What's in this Guide
Welcome to the Citation Styles Guide!
This guide provides examples and links to useful sites and tips on how to format or find help formatting your citations in your academic papers. Use the tabs to navigate through the pages of this guide
- MLA: Modern Language Association; this style is the most common for undergraduate work.
- APA: American Psychological Association; this style is recommended for graduate studies.
- Chicago: Chicago Style is most commonly used in graduate work in the humanities.
- Citation Tools: Web tools which allow you to enter information to produce a citation.
- The Writing Lab: Find out how the Cairn University writing lab can assist students in the writing process
Why Should I Cite?
Citation: The action of citing or quoting any words or written passage, a quotation.
~ Oxford English Dictionary
Why cite sources?
Whenever you quote or base your ideas on another person's work, you must document the source you used. Even when you do not quote directly from another work, if reading that source contributed to the ideas presented in your paper, you must give the authors proper credit.
Citations allow readers to locate and further explore the sources you consulted, show the depth and scope of your research, and give credit to authors for their ideas. Citations provide evidence for your arguments and add credibility to your work by demonstrating that you have sought out and considered a variety of resources. In written academic work, citing sources is standard practice and shows that you are responding to this person, agreeing with that person, and adding something of your own. Think of documenting your sources as providing a trail for your reader to follow to see the research you performed and discover what led you to your original contribution.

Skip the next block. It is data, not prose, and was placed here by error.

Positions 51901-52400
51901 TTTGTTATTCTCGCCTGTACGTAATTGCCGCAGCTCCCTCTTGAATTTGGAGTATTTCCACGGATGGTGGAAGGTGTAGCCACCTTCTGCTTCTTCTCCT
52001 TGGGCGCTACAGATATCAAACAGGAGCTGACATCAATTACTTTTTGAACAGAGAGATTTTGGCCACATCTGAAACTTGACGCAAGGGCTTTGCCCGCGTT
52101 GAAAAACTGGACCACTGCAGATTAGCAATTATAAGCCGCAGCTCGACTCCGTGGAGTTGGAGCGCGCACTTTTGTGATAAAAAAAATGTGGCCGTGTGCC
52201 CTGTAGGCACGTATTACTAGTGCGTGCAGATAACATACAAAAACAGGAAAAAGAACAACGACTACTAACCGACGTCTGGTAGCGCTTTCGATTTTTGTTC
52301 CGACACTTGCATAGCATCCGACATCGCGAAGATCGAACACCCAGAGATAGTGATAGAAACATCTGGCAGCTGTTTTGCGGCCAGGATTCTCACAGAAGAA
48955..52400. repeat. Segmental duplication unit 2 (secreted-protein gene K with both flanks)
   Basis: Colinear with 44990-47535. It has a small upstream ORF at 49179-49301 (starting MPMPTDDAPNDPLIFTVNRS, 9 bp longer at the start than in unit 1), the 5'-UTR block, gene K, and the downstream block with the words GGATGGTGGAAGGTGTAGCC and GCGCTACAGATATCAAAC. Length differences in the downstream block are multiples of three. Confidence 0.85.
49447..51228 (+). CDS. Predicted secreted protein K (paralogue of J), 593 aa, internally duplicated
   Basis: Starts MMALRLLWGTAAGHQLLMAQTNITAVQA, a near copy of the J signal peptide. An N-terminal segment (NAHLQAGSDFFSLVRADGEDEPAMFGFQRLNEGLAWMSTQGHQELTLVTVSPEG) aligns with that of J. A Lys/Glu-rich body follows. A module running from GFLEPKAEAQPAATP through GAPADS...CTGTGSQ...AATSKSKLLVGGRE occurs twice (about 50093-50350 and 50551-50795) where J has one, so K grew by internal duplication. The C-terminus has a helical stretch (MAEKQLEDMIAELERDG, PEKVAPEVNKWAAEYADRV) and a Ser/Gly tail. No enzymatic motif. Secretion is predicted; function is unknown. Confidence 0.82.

Merriam Webster Online notes that to plagiarize is to “to steal and pass off (the ideas or words of another) as one's own: use (another's production) without crediting the source”. The dictionary source also defines it as “literary theft.”(1)
Essentially, plagiarism is taking someone else’s ideas or words, intentionally or not, and presenting them as your own. This could be a quote or passage that you forgot to cite, or even an entire paper. Ideas can be plagiarized? Yes, ideas. If you read an article and take that stance as your own without crediting the article, that is also considered plagiarism. You are stealing someone else’s position and ideas instead of creating your own. You cannot grow as a student, thinker, and person if you steal from someone else.
At Cairn University we have high academic standards and plagiarism can lead to failure of a course or a complete dismissal.
(1) "Plagiarism - Definition and More from the Free Merriam-Webster Dictionary." Dictionary and Thesaurus - Merriam-Webster Online. Merriam-Webster. Web. 13 Sept. 2011. <http://www.merriam-webster.com/dictionary/plagiarism>.